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Re: A license plate number is created by writing a sequence of three lette [#permalink]
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Bunuel wrote:
A license plate number is created by writing a sequence of three letters followed by a sequence of 3 digits. Any digit 0 - 9 is acceptable, as is any letter. What is the probability that either (but not both) the letters or numbers form a palindrome, a series of letters or numbers that read the same forwards and backwards? (For example, ADA and 121 are palindromes but ABC and 123 are not. ADA121 would not be valid but ADA123 would be valid.)

A. 1/26
B. 1/10
C. 17/130
D. 7/52
E. 9/65


a quick answer..
Since the palindromes are only 3 letters or digits, the probability would depend on the third digit/letter

so

1) \(L_1-L_2-L_3-D_1-D_2-D_3\)---------- 26-26-1-10-10-9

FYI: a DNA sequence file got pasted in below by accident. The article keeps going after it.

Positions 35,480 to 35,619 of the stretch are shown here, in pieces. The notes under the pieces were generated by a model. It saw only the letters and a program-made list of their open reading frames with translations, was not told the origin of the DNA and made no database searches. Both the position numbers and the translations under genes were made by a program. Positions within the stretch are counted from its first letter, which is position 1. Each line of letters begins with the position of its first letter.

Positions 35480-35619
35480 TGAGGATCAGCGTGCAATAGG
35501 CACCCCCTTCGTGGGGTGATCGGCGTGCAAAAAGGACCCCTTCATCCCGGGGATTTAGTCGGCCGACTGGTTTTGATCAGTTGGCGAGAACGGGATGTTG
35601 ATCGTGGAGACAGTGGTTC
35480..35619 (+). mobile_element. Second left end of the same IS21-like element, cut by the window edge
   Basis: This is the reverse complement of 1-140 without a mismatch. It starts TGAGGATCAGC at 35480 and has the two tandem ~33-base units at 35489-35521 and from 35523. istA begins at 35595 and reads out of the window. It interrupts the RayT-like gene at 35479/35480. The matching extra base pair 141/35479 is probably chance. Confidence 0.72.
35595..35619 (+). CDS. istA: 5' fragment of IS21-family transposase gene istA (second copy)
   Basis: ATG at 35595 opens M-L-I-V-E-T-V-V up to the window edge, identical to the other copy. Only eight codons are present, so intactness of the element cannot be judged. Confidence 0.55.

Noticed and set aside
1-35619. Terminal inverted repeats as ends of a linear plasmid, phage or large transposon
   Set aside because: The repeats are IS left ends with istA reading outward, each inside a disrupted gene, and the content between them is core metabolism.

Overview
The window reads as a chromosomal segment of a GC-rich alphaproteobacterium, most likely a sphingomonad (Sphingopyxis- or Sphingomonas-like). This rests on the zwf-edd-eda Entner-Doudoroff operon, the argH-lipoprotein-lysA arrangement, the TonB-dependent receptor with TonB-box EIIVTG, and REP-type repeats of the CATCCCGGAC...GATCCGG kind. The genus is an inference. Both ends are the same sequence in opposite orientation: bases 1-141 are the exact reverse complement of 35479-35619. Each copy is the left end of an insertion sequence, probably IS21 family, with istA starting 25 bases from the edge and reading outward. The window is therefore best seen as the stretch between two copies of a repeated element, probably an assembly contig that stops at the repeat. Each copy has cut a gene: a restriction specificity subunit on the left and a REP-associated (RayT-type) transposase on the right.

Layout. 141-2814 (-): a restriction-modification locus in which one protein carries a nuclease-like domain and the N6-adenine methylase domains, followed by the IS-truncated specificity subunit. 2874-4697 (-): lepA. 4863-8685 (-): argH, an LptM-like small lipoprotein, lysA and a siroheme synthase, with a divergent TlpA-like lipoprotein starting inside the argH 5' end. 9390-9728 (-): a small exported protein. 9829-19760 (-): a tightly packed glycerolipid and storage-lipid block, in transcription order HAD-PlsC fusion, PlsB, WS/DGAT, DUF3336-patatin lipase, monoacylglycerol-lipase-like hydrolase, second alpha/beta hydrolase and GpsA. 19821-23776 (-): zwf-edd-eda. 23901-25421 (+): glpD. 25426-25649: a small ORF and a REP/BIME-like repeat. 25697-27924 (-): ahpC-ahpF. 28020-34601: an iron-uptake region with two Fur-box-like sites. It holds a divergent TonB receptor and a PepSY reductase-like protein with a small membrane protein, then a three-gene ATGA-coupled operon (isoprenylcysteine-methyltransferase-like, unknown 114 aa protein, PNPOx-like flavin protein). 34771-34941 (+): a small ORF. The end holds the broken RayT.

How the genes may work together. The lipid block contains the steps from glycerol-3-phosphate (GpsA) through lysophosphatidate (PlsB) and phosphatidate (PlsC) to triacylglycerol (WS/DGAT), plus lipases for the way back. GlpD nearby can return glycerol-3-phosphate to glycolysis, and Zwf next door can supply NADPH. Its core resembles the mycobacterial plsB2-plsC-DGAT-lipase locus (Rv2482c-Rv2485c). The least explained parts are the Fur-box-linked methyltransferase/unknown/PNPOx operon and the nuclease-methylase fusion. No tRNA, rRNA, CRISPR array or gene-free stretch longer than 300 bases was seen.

when palindrome is with letters, the 3-digit number can have any of remaining 9 digits in units digit, as it has to be different from the first digit \(D_1\)
2) \(L_1-L_2-L_3-D_1-D_2-D_3\)---------- 26-26-25-10-10-1
when palindrome is with digits, the 3-letter formed can have 25 ways in third place, \(L_3\), different from the first digit \(L_1\)
so total ways 9+25=34

while in total ways these number will be 26*10=260

P = \(\frac{34}{260}=\frac{17}{130}\)

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Re: A license plate number is created by writing a sequence of three lette [#permalink]
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Bunuel wrote:
A license plate number is created by writing a sequence of three letters followed by a sequence of 3 digits. Any digit 0 - 9 is acceptable, as is any letter. What is the probability that either (but not both) the letters or numbers form a palindrome, a series of letters or numbers that read the same forwards and backwards? (For example, ADA and 121 are palindromes but ABC and 123 are not. ADA121 would not be valid but ADA123 would be valid.)

A. 1/26
B. 1/10
C. 17/130
D. 7/52
E. 9/65


CASES Total
\(26*26*26*10*10*10 = {26}^3{10}^3\)
\(T.Letters = {26}^3\)
\(T.Digits = {10}^3\)

CASES Palindrome
ABA: 26*25*1 = 650
AAA: 26*1*1 = 26
010: 10*9*1 = 90
000: 10*1*1 = 10

\(P.Letters = 676 = {26}^2\)
\(P.Digits = 100 = {10}^2\)